May 14, 2012

Robert J. Adams named associate provost for animal research

Robert J. Adams

Robert J. Adams, a veterinarian, biomedical researcher and member of the faculty for 35 years, has been appointed associate provost for animal research and resources at The Johns Hopkins University.

Adams, who had been filling the position on an interim basis, directs the care of more than 150,000 animals—the vast majority of them mice and rats—that university researchers use to learn about the basic processes of life and to devise new disease treatments. He also advises university leadership and faculty members on issues pertaining to the use of animals in research.

“Bob Adams is a talented veterinarian with a deep understanding of research methodology,” said Scott Zeger, vice provost for research, to whom Adams reports. “He understands how to get the job done, even under resource constraints.”

Adams joined the faculty of the School of Medicine in 1977, becoming director of the Division of Animal Services and Laboratory Animal Medicine two years later. In addition to current roles as the university’s attending veterinarian and director of research animal resources, he is an associate professor in the Department of Molecular and Comparative Pathobiology and remains an active researcher.

“I love the place,” Adams said of his career-long tenure at Johns Hopkins. “I love the work; I love the research. I like the whole environment here.”

Adams’ 12 veterinarians and 63 staff provide round-the-clock care for animals housed on the university’s East Baltimore, Bayview and Homewood campuses, ensuring compliance with federal law and regulations and with accreditation requirements of the Association for the Assessment and Accreditation of Laboratory Animal Care International. They also train faculty and staff members and students in the proper handling of and care for research animals.

Nancy Ator, professor in the Department of Psychiatry and Behavioral Sciences and chair of the university’s Institutional Animal Care and Use Committee, said that Adams “long has played a critical role” in the committee’s approval and oversight of research protocols involving animals.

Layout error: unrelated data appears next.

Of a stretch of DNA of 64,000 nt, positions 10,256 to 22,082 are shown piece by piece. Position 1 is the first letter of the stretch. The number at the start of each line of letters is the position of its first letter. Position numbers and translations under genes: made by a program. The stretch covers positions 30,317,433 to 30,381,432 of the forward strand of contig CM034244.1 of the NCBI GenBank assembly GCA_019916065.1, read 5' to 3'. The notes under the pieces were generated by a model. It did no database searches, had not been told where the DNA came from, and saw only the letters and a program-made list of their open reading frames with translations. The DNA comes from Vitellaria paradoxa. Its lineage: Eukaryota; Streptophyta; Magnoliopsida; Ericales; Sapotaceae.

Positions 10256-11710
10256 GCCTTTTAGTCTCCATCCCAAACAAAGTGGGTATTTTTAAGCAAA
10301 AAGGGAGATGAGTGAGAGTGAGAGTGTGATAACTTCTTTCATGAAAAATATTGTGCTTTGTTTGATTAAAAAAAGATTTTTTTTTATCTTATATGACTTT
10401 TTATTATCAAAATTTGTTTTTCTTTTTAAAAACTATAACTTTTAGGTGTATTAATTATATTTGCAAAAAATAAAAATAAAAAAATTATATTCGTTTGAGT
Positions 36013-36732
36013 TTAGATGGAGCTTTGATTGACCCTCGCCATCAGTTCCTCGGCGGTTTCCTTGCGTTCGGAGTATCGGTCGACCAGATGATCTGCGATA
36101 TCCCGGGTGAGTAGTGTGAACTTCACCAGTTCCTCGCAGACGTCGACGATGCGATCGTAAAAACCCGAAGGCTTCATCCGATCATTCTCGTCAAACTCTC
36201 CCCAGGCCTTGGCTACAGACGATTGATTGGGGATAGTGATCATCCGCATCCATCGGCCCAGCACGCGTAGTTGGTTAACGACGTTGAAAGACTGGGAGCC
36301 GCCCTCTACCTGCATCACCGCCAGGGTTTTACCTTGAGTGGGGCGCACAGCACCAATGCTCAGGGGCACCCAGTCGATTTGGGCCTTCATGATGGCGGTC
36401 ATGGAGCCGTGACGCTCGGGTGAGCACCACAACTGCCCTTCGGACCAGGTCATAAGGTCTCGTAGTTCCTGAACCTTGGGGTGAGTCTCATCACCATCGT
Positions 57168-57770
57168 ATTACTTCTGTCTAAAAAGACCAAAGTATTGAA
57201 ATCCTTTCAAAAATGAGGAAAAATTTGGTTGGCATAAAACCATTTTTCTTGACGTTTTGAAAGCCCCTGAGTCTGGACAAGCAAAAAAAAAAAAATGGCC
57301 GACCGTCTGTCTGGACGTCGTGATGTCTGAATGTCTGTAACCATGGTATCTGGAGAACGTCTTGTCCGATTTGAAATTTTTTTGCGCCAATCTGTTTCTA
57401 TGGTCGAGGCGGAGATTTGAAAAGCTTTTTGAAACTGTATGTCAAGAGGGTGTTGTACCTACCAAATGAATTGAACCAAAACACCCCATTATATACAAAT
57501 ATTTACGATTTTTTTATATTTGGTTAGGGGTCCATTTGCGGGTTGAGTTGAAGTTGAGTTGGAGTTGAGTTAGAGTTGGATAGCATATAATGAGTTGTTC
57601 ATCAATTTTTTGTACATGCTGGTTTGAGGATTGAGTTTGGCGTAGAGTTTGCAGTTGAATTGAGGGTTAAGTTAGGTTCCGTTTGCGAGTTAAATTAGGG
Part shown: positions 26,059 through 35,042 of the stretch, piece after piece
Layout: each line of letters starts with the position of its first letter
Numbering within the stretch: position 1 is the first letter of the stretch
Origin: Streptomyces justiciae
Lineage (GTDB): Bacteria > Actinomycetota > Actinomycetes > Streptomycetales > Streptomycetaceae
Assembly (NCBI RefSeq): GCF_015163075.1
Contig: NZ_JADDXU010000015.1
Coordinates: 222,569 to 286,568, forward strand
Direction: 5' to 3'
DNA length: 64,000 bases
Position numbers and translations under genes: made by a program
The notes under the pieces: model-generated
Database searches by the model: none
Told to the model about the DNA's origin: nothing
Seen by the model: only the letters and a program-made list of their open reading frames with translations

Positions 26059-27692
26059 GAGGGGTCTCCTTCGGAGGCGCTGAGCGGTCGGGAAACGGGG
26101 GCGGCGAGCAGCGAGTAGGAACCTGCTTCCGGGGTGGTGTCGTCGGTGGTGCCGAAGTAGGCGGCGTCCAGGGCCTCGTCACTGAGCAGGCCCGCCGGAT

“He is incredibly valuable on the IACUC, not only because of his complete familiarity with many of the Johns Hopkins faculty but also because of his keen grasp of the goals of the research,” Ator said. “He often can point out pitfalls of planned approaches and guide researchers to a more productive one. His obvious great appreciation for and understanding of the value and innovation of the animal research protocols we review enables him to communicate effectively with faculty.”

Nearly every advance in human medical care depends on research involving species whose biology in some way mirrors that of humans. Animals are also critical to building more fundamental knowledge in areas such as genetics, perception, cognition, human development and the aging process.

Adams is a 1969 graduate of the State University of New York at Oneonta and earned his Doctor of Veterinary Medicine degree at Cornell University in 1973. After a year in private practice, he first came to Johns Hopkins in 1974 as a postdoctoral fellow in the Division of Comparative Medicine in the School of Medicine.